It’s a familiar story: crime victim decides to arm themselves so they won’t be a victim again. This time the story’s playing out in rural King William County, Virginia after a pair of thugs decided to attack two victims in separate attacks miles apart.
One man, an Aylett construction worker, was pistol-whipped so severely that doctors say he may never see out of his right eye again.
“He hit me with the end of the pistol and when it hit my eye, well, you can see what it did,” said William Dean.
Dean was beaten by the two men after they asked to borrow jumper cables. According to a fundraiser page set up to help the independent construction worker, Dean suffered two broken ribs, a broken nose, a broken jaw, and injuries to both eyes.
Unfortunately, he wasn’t the only victim that evening. A few minutes before Billy Dean was beaten in front of his home, the pair allegedly assaulted another man standing on his driveway.
“I look over and see someone standing right by the shed and I said, ‘Can I help you?’ and he said, ‘Get on the ground mother f’er!” said Kris Eiben.
He was then assaulted in his driveway in the Rose Garden Estates neighborhood. Home surveillance shows two men raising and pointing a gun at him.
“They were here when I got home,” Eiben said. “My family was inside.”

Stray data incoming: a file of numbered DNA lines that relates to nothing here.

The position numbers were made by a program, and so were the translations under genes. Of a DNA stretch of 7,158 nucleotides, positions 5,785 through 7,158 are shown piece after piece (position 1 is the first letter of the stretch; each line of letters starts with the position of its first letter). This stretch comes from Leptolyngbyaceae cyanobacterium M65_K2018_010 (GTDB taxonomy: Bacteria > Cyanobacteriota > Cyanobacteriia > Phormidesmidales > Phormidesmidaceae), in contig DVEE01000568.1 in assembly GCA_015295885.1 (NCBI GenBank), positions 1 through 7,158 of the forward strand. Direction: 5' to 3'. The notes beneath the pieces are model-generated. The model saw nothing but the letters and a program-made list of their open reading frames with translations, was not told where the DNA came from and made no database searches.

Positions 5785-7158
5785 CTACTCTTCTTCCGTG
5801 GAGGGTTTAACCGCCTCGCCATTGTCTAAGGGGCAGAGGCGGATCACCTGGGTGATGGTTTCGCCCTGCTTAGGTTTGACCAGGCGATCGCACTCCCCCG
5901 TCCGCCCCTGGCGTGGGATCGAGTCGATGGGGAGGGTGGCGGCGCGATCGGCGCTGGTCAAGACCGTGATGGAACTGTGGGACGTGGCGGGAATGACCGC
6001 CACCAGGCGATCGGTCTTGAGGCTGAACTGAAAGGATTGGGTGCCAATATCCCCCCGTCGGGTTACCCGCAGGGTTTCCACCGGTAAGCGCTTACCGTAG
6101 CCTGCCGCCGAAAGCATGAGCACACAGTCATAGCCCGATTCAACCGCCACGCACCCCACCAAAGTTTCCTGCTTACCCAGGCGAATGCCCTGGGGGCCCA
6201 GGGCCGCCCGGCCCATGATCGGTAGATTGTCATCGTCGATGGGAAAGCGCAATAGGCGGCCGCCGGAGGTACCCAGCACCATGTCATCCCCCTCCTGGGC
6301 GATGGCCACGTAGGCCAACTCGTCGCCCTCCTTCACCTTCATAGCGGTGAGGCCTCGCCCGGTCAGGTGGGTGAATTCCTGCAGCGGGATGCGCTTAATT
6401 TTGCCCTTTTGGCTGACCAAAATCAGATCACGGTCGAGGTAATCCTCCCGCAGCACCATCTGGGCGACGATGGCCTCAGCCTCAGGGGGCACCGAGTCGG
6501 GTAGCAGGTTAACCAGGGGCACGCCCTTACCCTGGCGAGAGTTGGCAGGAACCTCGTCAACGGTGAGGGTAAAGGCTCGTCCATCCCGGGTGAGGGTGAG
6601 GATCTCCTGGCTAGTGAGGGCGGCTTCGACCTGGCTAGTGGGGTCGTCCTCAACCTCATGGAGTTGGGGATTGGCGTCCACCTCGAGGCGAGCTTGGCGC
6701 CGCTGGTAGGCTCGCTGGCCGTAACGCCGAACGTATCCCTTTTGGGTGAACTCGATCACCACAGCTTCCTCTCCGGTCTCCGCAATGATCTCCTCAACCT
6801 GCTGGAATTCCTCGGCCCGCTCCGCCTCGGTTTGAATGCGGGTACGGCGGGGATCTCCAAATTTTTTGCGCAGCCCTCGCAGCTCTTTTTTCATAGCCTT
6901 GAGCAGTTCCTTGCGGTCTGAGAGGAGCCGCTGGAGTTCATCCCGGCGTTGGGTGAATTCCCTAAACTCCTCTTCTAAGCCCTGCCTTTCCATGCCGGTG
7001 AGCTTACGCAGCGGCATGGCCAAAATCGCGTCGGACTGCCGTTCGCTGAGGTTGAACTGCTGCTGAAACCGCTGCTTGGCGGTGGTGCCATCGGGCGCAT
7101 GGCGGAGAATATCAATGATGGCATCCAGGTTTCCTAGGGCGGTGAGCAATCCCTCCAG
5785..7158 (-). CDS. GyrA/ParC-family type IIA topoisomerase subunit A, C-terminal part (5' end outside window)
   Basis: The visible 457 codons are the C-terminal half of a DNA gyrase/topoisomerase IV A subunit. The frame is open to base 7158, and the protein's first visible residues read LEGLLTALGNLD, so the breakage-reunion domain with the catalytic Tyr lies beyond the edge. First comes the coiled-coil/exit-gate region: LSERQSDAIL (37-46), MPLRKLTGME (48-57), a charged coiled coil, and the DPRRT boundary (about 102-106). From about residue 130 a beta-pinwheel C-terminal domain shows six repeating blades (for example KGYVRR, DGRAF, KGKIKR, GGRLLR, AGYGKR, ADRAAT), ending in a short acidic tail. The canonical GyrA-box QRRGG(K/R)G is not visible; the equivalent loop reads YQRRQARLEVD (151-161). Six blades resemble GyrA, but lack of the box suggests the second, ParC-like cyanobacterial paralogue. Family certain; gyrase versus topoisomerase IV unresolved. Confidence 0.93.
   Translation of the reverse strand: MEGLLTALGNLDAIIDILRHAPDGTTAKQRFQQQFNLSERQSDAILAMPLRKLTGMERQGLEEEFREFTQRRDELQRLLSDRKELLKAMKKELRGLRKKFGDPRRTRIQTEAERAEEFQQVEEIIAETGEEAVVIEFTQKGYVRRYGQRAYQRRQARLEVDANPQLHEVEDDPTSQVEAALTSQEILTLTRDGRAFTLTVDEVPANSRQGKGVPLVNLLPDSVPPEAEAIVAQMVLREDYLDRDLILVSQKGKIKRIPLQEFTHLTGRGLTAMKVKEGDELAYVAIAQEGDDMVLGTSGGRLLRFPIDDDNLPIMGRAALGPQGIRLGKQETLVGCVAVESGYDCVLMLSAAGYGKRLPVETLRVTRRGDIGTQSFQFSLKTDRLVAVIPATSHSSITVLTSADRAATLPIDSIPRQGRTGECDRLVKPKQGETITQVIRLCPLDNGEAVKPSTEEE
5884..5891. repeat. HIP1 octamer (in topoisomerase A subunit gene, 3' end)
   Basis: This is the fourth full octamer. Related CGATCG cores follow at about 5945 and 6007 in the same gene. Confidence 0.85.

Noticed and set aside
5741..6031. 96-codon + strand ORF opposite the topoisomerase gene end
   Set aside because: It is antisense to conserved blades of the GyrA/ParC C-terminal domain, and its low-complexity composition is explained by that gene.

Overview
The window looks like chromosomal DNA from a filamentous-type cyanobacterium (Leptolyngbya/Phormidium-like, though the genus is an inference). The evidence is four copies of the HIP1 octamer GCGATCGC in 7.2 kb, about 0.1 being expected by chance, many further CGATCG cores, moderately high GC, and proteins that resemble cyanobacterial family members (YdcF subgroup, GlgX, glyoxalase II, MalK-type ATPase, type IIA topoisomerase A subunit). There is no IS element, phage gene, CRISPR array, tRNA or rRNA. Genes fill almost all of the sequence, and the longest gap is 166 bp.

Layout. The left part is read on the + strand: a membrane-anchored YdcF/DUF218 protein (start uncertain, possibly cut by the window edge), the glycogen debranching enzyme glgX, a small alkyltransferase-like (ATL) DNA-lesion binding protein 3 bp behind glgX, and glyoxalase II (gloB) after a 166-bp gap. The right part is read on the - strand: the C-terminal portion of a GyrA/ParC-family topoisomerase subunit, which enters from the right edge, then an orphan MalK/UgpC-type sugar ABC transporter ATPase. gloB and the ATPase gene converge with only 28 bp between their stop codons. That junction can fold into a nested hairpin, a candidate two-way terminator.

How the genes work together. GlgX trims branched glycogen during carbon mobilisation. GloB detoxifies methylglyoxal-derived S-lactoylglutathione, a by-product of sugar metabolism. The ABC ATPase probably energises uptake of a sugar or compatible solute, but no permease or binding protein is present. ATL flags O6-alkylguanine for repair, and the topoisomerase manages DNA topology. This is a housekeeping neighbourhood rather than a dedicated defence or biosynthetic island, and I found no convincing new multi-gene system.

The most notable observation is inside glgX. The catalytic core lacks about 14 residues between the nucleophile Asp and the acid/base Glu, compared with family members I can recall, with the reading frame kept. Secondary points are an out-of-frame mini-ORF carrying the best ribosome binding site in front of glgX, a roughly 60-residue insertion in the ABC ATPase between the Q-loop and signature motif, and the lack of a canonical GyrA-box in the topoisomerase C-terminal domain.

Eiben told local media that the incident has left him a changed man when it comes to the idea of self defense.
“I’ve never been much of an advocate for guns but this has made me get my concealed carry and I will be purchasing a pistol,” Eiben said.
I’m glad Kris Eiben is alive to change his mind about guns, and I hope that not only will he purchase a pistol to go along with his new concealed carry license, but that he’ll be advocating against the gun control plans of Virginia Democrats in this year’s elections. If anti-gun lawmakers get their way, it would be a lot tougher for Eiben to protect himself and his family in the very near future. Earlier this year Virginia Governor Ralph Northam vetoed a bill that would have made it easier for non-residents to get a concealed handgun license in the state, and gun control groups have grumbled about provisions in current law that allow for Virginians to obtain a concealed carry license without going through hours of classroom training or passing a live-fire requirement. If anti-gun activists are able to pick off a couple of pro-gun legislators in this year’s elections, expect big changes to Virginia’s concealed carry laws beginning in 2020.